Professor Roger Pertwee, a neuropharmacologist at Aberdeen University, said it was well known that cannabis stimulated the appetite, but not widely known that the plant also contained substances that produced the opposite effect.

"We've discovered to our surprise that cannabis, as well as containing a drug that boosts appetite, contains a drug which has a blocking effect," he said.

The substance is called THCV and is chemically similar to another cannabis chemical, or cannabinoid, called THC that stimulates the appetite, he said.

Drugs based on THC are already being used to increase the appetite of Aids patients, and now the focus is on developing THCV for use as an anti-obesity drug, Professor Pertwee said.

Cannabis is rich in substances that can mimic the natural or endogenous cannabinoids in the brain that act as chemical messengers in the nervous pathways involved in such activities as appetite control or pain relief.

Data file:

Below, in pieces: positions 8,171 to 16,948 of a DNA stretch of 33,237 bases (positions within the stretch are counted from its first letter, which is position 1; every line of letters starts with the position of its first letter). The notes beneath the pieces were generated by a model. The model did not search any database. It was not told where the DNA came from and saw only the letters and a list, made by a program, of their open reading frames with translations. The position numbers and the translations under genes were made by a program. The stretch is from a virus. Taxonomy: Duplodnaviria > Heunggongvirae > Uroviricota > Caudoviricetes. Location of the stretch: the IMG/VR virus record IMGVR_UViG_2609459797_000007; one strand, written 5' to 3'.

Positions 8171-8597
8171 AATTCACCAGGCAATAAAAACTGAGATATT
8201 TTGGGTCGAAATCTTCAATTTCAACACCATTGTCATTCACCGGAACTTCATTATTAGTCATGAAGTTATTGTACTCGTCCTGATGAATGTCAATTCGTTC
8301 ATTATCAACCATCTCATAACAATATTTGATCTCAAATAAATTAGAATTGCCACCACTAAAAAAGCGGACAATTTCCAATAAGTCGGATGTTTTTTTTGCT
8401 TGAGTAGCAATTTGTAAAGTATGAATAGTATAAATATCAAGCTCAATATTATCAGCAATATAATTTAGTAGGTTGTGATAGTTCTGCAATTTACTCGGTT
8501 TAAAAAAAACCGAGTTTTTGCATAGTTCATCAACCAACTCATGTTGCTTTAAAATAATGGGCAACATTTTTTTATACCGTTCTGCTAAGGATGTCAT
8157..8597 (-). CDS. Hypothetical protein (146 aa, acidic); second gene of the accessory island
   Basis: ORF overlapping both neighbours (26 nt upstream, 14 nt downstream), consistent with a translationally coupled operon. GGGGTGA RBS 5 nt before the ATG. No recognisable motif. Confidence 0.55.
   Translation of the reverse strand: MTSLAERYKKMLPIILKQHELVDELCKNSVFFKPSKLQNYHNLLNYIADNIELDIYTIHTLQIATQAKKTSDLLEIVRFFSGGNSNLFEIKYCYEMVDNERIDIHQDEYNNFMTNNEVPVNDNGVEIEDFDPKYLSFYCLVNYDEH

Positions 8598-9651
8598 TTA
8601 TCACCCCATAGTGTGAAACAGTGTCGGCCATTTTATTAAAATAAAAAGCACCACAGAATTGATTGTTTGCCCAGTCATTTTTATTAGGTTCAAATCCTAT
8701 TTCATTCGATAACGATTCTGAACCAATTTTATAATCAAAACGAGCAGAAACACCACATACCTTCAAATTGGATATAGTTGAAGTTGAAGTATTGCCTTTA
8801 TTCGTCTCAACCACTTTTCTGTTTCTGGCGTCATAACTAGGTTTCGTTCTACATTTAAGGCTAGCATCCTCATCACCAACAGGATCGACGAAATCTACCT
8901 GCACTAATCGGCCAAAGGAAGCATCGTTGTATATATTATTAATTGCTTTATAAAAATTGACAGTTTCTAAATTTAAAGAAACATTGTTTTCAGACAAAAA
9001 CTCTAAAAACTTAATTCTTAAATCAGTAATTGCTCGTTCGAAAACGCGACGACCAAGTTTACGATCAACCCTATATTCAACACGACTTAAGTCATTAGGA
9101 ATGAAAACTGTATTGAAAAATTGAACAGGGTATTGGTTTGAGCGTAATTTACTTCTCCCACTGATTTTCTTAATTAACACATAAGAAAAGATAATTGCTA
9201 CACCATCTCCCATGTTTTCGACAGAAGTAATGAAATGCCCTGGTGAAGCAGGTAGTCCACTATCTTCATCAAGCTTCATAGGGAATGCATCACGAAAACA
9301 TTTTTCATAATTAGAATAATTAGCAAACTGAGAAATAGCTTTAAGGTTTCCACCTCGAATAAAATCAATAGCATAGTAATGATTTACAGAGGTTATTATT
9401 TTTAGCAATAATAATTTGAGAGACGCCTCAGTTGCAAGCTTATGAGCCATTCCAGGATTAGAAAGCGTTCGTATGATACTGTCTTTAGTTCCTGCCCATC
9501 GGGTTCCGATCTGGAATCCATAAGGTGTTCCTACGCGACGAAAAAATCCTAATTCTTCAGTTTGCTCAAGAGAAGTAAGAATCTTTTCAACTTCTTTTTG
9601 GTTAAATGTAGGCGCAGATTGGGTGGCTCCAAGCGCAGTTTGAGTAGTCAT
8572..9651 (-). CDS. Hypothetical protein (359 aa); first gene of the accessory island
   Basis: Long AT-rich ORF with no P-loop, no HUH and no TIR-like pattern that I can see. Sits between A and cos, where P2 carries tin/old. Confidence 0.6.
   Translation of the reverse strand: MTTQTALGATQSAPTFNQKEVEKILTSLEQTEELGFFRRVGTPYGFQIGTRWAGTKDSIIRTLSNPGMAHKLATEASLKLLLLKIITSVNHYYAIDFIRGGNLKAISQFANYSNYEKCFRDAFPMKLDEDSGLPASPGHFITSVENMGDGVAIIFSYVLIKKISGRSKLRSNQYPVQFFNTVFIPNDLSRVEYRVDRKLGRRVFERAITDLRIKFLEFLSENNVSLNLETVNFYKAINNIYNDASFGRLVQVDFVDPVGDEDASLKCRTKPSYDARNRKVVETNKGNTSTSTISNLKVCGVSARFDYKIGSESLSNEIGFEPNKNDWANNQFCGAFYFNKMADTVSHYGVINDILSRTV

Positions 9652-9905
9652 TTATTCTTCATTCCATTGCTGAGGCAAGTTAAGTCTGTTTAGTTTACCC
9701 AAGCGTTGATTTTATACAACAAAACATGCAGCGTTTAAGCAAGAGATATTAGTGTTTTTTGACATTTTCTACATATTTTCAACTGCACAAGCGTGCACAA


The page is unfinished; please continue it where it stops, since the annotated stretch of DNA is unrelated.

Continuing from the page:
"These endogenous cannabinoids seem to act on the reward pathways to the brain, to increase the reward you get when you take food," he said.

"But ... they can have harmful effects. They can, for example, increase appetite and they can increase the laying-down of fat, which can give rise to obesity or overweight. Drugs are being developed that can increase the levels of these chemicals in our brains by slowing down the rate at which they disappear once they have been released," he said.

Professor Pertwee has also found a method of potentially boosting the signals in the brain that are generated by these endogenous cannabinoids.